After dozens of phone calls, over a year and a half, about behavioral concerns at school we had to go in for "another meeting." Going in I was ready to fight for him. Feeling the people in the room cared, I listened. That was the first time I got a clear picture of what life was like for my son. The educators around him did care, but had no training and many other kids to think of as well. My son's desk was back in a corner with tape on the floor marking off the area where he had to stay and the other kids had to stay out. He was treated as a leper of old. He had no friends at all, was teased, hurt and made fun of and didn't know why. Though his IQ was higher than any other kid in his grade, he was made to feel stupid because he couldn't clearly write out his thoughts. With the help of the school we learned about Aspergers and were put in touch with resources to help us. I was grateful for the school's help, and understood their limited resources. Together we worked to try to make things better with "simple solutions." He was allowed 'busy toys' at his desk to occupy his hands, permission to go to the office if became too emotionally overwhelmed, and other simple things that did not require extra effort on the teacher's part.

Over the years we have found taking an understanding proactive role with his teachers to be very helpful. Go in assuming they want to give your child the best education they can. They are probably untrained and each kid is unique in how their behavior manifests their quirks anyway. The teachers, staff, and administration would probably LOVE to give your kid every program, resource and advantage under the sun. However, they are underpaid, underfunded and usually getting abused both by the parents they serve and the district above them.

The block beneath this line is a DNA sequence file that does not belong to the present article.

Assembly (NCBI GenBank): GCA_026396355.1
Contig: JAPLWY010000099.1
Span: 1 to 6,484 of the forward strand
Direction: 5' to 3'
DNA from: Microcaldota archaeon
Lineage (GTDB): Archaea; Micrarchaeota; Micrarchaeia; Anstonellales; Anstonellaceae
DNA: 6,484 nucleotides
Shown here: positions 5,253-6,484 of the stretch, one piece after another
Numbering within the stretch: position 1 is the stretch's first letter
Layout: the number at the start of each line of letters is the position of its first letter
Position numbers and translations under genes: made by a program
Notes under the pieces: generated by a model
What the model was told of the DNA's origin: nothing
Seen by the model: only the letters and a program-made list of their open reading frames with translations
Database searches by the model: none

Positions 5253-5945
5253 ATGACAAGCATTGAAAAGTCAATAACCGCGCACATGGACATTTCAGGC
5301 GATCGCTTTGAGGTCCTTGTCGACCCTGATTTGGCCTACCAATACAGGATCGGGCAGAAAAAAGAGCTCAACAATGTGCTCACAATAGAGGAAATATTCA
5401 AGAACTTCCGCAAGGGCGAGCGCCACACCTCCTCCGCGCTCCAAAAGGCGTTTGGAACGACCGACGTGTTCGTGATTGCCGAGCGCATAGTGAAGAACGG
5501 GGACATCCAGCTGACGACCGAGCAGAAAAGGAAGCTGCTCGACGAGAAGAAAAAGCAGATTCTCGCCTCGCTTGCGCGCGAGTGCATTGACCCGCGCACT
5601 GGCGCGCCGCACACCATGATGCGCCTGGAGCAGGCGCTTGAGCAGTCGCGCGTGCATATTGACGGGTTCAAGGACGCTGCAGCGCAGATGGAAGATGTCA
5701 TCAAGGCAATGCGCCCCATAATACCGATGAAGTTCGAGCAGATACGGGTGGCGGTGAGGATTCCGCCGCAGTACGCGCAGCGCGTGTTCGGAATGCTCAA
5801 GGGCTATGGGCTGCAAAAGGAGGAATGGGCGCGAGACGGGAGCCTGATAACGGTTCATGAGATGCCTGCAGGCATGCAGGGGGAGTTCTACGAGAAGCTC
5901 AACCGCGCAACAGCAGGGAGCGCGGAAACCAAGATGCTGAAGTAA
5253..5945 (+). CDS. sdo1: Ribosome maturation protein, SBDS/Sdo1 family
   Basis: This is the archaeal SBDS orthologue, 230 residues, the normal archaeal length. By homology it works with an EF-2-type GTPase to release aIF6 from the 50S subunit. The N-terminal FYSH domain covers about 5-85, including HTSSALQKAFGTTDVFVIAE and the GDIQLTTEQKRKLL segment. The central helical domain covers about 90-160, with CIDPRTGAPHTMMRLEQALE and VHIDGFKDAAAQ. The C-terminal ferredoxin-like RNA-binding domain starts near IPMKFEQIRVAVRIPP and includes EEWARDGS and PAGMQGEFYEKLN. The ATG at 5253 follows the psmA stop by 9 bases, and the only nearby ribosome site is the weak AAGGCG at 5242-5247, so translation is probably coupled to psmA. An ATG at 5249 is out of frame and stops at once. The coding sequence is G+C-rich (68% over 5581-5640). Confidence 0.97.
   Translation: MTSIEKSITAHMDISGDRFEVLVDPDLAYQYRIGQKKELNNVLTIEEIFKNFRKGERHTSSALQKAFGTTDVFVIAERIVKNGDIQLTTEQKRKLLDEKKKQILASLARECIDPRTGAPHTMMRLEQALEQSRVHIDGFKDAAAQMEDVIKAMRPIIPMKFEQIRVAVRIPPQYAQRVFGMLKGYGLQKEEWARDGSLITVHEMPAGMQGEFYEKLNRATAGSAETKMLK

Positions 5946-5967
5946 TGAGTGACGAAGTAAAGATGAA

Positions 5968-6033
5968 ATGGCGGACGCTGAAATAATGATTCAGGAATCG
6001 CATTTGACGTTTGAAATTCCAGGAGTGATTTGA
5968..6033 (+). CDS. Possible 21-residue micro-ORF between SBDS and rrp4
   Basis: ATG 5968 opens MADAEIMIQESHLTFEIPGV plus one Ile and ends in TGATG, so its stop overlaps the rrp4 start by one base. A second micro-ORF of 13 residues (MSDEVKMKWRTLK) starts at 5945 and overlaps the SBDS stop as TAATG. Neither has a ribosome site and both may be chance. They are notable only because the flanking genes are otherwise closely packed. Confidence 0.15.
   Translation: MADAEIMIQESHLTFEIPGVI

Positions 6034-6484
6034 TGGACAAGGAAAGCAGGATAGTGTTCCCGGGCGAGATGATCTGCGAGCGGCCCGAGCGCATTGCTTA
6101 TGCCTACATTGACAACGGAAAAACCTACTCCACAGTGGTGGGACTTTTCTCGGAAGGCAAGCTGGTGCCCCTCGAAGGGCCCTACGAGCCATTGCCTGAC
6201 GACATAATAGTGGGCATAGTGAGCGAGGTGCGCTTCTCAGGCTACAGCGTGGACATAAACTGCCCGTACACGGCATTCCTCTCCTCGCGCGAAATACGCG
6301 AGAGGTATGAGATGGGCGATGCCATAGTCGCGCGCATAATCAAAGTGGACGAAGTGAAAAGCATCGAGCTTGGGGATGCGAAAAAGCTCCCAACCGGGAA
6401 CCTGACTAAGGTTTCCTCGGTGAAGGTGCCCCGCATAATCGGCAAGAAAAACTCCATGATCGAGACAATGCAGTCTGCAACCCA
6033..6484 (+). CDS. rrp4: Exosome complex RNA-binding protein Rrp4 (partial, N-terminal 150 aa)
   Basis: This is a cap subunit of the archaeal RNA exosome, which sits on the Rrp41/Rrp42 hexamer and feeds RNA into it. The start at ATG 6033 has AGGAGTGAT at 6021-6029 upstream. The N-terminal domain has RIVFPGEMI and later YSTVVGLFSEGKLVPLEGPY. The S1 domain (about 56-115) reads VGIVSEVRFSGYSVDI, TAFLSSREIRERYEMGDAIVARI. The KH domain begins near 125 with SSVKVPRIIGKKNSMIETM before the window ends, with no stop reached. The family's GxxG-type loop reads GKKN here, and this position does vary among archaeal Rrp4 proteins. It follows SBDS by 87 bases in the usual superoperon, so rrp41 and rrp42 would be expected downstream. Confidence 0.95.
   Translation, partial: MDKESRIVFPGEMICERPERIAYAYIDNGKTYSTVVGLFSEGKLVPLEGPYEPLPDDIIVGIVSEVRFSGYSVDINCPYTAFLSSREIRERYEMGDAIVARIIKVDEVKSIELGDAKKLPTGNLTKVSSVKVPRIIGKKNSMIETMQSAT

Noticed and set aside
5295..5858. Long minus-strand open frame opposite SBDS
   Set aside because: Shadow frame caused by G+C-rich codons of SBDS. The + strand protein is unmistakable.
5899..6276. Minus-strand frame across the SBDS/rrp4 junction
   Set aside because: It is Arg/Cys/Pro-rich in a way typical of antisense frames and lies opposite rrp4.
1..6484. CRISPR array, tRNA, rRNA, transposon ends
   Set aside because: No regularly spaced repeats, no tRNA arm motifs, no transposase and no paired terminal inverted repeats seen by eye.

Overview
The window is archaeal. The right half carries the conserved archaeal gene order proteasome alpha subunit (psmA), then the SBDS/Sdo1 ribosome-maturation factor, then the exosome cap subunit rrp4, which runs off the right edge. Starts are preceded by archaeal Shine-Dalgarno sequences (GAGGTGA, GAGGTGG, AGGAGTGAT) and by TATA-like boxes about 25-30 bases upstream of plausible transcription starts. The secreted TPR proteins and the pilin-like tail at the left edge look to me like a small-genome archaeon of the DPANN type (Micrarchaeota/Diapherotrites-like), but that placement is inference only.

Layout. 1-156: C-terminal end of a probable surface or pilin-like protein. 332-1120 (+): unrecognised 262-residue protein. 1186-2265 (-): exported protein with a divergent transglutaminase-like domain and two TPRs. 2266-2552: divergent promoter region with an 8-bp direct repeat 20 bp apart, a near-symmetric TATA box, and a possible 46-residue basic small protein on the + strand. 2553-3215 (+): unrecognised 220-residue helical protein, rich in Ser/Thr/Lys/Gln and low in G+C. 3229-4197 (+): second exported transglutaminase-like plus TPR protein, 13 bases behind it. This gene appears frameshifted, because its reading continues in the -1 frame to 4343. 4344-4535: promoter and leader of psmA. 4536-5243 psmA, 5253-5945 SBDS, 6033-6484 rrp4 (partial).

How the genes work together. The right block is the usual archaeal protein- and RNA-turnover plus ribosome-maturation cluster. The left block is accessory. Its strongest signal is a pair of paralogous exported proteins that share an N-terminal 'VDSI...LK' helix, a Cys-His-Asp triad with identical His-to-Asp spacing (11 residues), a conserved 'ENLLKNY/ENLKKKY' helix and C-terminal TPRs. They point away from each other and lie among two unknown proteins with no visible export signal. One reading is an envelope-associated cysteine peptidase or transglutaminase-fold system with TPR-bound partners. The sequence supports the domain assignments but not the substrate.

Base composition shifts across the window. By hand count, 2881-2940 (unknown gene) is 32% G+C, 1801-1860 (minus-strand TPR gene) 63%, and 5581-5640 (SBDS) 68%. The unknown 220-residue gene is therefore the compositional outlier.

Meet with the teacher, counselor and principal, before school even starts if you can. Let them know you understand their burden and you want to work with them, not make their job harder. Present strategies that have worked with your kid before and display your willingness to work with them. Be very open and active in your communication, but in a way that is considerate of the teacher's time. Ask your teacher to be willing to try things, "as long as it doesn't disturb the other childrens' learning environment." Thank your teacher and staff often for caring about your child, even for minor concessions.

We are fortunate enough this year to have a very innovative teacher. Sitting still and listening for long periods is really hard for our son. His teacher had the class draw up agreements which include such things like it's okay to take your shoes off in class if they are slip ons, water bottles at desks, moving about the classroom during seat work time and standing during instruction- all with the condition that it respects the learning environment of the class. The goal was to include our son and allow him his uniquness. The side effect was a classroom of young people who felt empowered and have displayed increased sense of responsibility over the course of the school year. Everyone benefited. My experience has been when we open our hearts and are willing to expand our thinking to work together for the benefit of all involved, the special kid, the teacher, parents, staff, and the other children in the class, everyone truly does benefit.

Would I change my son? There was a time I would have said 'yes.' I would have paid any price if someone could "cure him." Now I understand he doesn't have an illness or a mental disability. he isn't broken in any fashion. He is wired to see the world differntly, that's all. Having understanding adults in his life and meeting other kids "like him" has helped him to cope and grow tremendously. Still, I have learned it is not my son that needs to change. Rather these kids are coming into the world at this time in increasing numbers because the world needs to change. It will take the best in each of us to understand them and support them. That alone will make us better people, which growth is a gift to prepare us for the better world they are here to create.

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Friday, January 02, 2009

Sometimes. . . .

I don't like me very much.